Prop 8 Revisited

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snoscythe
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Re: Prop 8 Revisited

Post by snoscythe » Tue Nov 28, 2017 2:53 pm

Mars wrote:
Tue Nov 28, 2017 1:53 pm
Isn't Utah #1 in youth suicide nationally?
No. That would be Alaska.

My guess is that someone started claiming that when they misunderstood the stat that suicide is the leading cause of death for those aged 10-24 in Utah. Unfortunately, suicide is the leading cause of death in that age group in most states.

When you control Utah for race and other factors, it falls to just about the national average, not that that is anything to brag about, but the LGBT community has been exaggerating Utah's relative suicide crisis in its attacks on Church policy. Utah has a higher suicide rate because it is white with a significant population of Native Americans, in a cold winter/hot summer climate, and blends rural with upper-middle class populations.

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Re: Prop 8 Revisited

Post by Mars » Tue Nov 28, 2017 4:23 pm

Some quick stats I've found:

Utah is 6th nationally in youth suicide (2015), 8th nationally in adult suicide (2014), and in the top 10 in depression.

Youth suicide has tripled over the past 10 years in Utah.
Youth mental illness has tripled over the past 6 years in Utah.
Youth suicide has gone up about 35% of the past 10 years nationally.

Youth who attend church at least once a week are less likely to commit suicide.

The Huffington Post claims a positive relationship between increasing youth suicide in high LDS states. They don't claim causation, and no studies have been done that do claim proof of causation.

LGBT youth nationally are 8 times more likely to commit suicide.

The leading cause of death for youth nationally is accidental trauma/injury.
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Re: Prop 8 Revisited

Post by BroncoBot » Wed Nov 29, 2017 4:16 pm

I'll consider the church's prop 8 efforts a mistake when I see that the LGBT community/leadership quit their political tactics against churches. I see the church's efforts as another wall the LGBT group had to cross to keeping traditional marriage as the norm, as it should be in a healthy society. Does it mean someone isn't fee to practice their chosen sexual orientation? no.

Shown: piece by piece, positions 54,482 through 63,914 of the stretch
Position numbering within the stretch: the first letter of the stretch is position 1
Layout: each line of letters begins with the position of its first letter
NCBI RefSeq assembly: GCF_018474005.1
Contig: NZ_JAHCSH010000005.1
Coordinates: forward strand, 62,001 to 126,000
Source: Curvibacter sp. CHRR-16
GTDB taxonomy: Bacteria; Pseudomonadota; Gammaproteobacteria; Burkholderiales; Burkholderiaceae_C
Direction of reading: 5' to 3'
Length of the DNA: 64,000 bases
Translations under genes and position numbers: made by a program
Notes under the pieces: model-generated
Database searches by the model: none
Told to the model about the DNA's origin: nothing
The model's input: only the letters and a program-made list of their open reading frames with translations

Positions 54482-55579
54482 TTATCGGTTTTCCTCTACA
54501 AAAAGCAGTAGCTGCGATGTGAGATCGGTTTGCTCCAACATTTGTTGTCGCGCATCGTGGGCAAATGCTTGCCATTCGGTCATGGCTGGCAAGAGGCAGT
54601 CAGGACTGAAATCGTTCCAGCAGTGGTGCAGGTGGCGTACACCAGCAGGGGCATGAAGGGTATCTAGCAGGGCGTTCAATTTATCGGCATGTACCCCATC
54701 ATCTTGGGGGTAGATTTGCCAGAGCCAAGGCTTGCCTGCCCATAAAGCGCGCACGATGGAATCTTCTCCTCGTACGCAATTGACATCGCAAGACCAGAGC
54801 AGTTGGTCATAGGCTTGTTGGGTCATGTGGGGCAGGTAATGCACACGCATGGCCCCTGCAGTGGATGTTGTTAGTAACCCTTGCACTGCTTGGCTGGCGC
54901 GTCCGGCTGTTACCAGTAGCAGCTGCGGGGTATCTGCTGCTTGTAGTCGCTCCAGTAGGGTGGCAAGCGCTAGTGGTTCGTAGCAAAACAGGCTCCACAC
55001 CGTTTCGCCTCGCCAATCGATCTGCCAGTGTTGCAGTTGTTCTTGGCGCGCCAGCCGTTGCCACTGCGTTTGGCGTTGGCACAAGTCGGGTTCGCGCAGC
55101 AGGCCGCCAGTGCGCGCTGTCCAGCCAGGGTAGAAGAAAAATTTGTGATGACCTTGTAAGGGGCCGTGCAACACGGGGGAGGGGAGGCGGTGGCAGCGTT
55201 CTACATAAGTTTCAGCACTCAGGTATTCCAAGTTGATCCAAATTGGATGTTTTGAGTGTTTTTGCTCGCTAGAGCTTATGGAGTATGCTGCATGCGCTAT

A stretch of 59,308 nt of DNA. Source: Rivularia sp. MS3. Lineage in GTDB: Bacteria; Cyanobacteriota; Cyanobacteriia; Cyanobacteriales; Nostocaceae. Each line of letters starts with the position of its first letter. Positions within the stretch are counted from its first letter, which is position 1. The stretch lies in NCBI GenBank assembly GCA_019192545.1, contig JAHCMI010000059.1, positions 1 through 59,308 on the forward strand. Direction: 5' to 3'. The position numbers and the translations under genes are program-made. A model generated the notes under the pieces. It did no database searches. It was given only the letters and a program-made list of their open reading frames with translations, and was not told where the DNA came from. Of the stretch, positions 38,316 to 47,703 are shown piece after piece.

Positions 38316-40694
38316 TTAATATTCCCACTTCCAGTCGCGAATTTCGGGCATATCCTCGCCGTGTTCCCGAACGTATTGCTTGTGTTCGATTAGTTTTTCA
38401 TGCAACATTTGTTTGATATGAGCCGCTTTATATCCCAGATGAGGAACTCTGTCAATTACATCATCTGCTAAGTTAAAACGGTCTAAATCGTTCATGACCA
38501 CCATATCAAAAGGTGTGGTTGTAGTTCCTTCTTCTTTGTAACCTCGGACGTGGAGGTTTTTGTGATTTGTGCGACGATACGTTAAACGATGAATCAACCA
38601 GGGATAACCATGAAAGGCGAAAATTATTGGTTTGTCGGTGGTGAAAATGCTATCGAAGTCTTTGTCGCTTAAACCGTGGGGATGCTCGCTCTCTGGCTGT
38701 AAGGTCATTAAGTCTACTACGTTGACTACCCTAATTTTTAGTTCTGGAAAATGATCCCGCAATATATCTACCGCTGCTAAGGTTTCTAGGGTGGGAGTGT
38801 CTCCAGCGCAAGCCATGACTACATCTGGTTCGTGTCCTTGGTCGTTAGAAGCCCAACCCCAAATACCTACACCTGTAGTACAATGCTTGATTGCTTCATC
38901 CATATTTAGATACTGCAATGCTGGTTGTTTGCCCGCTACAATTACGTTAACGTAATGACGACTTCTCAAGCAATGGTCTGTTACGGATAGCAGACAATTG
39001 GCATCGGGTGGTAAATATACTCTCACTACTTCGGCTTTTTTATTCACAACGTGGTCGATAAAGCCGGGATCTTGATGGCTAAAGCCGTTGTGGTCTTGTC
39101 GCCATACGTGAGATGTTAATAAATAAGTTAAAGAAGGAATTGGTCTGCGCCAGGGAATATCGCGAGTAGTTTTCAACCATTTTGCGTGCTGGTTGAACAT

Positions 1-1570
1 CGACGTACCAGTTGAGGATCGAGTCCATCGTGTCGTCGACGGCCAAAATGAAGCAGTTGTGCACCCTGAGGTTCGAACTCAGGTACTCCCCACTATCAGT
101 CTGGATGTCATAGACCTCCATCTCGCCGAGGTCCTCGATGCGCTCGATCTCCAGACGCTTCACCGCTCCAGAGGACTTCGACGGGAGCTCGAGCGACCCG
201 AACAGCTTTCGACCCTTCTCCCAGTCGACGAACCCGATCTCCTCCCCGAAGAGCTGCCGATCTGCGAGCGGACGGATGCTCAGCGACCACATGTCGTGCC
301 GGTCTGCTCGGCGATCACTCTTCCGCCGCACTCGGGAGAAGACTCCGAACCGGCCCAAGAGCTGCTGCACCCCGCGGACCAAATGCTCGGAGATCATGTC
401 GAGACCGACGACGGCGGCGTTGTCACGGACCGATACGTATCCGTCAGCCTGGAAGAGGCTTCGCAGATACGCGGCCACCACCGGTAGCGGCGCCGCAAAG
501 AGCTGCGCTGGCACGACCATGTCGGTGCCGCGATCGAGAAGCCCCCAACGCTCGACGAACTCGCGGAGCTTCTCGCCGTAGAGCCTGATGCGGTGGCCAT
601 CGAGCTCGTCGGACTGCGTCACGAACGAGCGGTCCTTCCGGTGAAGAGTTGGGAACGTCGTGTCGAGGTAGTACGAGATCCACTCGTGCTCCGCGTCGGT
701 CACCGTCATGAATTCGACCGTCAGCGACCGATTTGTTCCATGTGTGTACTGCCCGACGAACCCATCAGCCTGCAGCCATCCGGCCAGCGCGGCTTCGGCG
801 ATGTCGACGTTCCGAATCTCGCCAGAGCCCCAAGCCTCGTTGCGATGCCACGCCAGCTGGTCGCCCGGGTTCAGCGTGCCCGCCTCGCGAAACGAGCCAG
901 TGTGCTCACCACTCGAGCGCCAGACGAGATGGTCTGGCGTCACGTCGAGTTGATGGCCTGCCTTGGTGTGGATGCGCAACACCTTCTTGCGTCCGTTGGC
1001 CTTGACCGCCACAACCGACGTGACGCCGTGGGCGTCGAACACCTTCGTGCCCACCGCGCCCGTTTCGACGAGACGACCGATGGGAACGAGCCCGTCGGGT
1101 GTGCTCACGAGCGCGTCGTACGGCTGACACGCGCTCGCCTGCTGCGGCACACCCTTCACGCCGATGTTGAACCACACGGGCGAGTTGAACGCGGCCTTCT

The LGBT politically active segment are waging war on traditional values and traditional beliefs. I don't appreciate that, just like they don't appreciate effots to KEEP traditional values in the mainstream. I can appreciate any LGBT person who comes out and wants to practice their beliefs and don't have a problem with it. But when that same segment wants to force me to believe that it is normal (or even sexually correct) that's when I can't bend anymore.

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Re: Prop 8 Revisited

Post by Gunk » Wed Nov 29, 2017 10:32 pm

Render unto Ceasar what is Ceasar's.

Again, I see no place for politics in religion. If the Church does a good job teaching correct principles and something pops up on the ballot that is contrary to LDS principles, people will vote and get involved according to the values they believe in. Shouldn't the Church trust its membership?

Now, for Prop 8 the Church went a whole lot further. For example, stake presidents in our area were asked to make a list of wealthy members (wonder how they figured that out), invite said members to a fireside, and "compel" each member to donate a minimum of $1000. Of course, the members were told how they would be blessed...

Why didn't the Church just write a check themselves? Oh, because if they wrote too big of a check (the Church donated over 100k) they would have lost their tax-exempt status. So, instead the Church "invited" individual members to make donations. I guess keeping their tax exempt status was more important than standing up for traditional marriage.

The Church is bleeding members under the age of 45. It's things like Prop 8, blacks and the priesthood, polygamy, overall lack of transparency, and a slew of other oddities that have people scratching their heads. Vague essays and new D&C chapter headings do little to bring clarity. In the past, people with such questions would just silently wonder. In the age of the Internet, that's not the case. People can get together. Find others that are also struggling and not getting answers. There's a wealth of new information to go off of and inform decisions. Reading "anti" propaganda doesn't require secretly visiting an obscure religious bookstore. It's a different world, and the Church still doesn't get it.